In a statement released on Wednesday, the MLBPA said it agreed with the Commissioner's Office that "HGH use in baseball is not to be tolerated" but ultimately the union "will not compromise the commitment to fairness on which our Program always has been premised."
The current Major League Baseball Joint Drug Prevention and Treatment Program does not call for HGH testing because "no scientifically validated urine test exists" and "blood testing raises serious issues not associated with urine testing."
The MLBPA, which currently does not allow blood testing for any drug, said it would consider blood testing for HGH if the test is scientifically validated.
The issue of HGH testing has been in the forefront since the United Kingdom Anti-Doping authority announced a two-year ban for rugby player Terry Newton on Monday. Newton became the first athlete suspended for using HGH after failing a blood test.
The statement noted Newton's suspension but also pointed out that it is still the only positive test despite years of testing.
"This development warrants investigation and scrutiny; we already have conferred with our experts on this matter, and with the Commissioner's Office, and we immediately began gathering additional information," the statement read. "However, a report of a single uncontested positive does not scientifically validate a drug test. As press reports have suggested, there remains substantial debate in the testing community about the scientific validity of blood testing for HGH. And, as we understand it, even those who vouch for the scientific validity of this test acknowledge that it can detect use only 18-36 hours prior to collection."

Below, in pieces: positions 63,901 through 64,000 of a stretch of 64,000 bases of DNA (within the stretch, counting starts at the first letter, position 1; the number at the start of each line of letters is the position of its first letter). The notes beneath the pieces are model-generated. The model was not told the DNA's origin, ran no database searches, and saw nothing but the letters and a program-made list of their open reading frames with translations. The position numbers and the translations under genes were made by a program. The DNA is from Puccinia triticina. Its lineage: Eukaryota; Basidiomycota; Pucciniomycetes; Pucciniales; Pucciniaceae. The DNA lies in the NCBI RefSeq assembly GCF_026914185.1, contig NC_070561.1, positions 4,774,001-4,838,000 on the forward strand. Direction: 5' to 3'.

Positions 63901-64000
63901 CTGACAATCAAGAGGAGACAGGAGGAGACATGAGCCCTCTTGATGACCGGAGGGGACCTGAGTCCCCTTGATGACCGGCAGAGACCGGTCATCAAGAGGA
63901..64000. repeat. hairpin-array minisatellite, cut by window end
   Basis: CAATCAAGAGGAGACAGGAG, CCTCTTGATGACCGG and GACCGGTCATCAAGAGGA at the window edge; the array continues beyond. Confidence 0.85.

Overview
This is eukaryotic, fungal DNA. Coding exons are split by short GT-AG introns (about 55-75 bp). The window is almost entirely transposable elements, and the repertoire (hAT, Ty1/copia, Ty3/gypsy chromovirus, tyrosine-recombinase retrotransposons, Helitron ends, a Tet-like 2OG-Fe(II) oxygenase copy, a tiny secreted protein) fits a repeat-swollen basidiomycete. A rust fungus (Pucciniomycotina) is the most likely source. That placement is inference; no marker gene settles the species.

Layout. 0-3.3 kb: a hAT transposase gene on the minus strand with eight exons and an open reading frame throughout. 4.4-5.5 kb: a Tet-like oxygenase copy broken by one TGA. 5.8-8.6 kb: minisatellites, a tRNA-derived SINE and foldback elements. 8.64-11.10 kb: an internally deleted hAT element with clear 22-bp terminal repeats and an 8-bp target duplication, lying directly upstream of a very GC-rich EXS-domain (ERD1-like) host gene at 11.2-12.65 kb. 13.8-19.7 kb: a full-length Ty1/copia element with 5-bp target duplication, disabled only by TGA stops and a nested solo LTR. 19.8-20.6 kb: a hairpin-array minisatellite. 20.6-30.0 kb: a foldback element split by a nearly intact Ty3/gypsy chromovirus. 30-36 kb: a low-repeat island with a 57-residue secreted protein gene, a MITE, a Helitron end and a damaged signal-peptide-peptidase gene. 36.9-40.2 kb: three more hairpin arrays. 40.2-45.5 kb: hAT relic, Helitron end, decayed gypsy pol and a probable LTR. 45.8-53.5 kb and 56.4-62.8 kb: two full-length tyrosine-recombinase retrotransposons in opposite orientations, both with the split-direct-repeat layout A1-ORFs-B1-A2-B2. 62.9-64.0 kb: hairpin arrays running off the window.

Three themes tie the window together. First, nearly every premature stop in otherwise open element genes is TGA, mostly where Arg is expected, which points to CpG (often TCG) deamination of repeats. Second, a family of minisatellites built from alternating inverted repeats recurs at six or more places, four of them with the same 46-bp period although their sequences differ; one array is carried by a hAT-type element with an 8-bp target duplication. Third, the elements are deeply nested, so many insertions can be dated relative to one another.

The MLBPA also said it will continue to monitor HGH testing and will work closely with the Commissioner's Office to improve the current testing program.
"We have conferred initially with the Commissioner's Office about this reported positive test, as we do regarding any development in this area," the statement read. "We look forward to continuing to jointly explore all questions associated with this testing -- its scientific validity, its effectiveness in deterring use, its availability and the significant complications associated with blood testing, among others."
Rhett Bollinger is a reporter for MLB.com. This story was not subject to the approval of Major League Baseball or its clubs.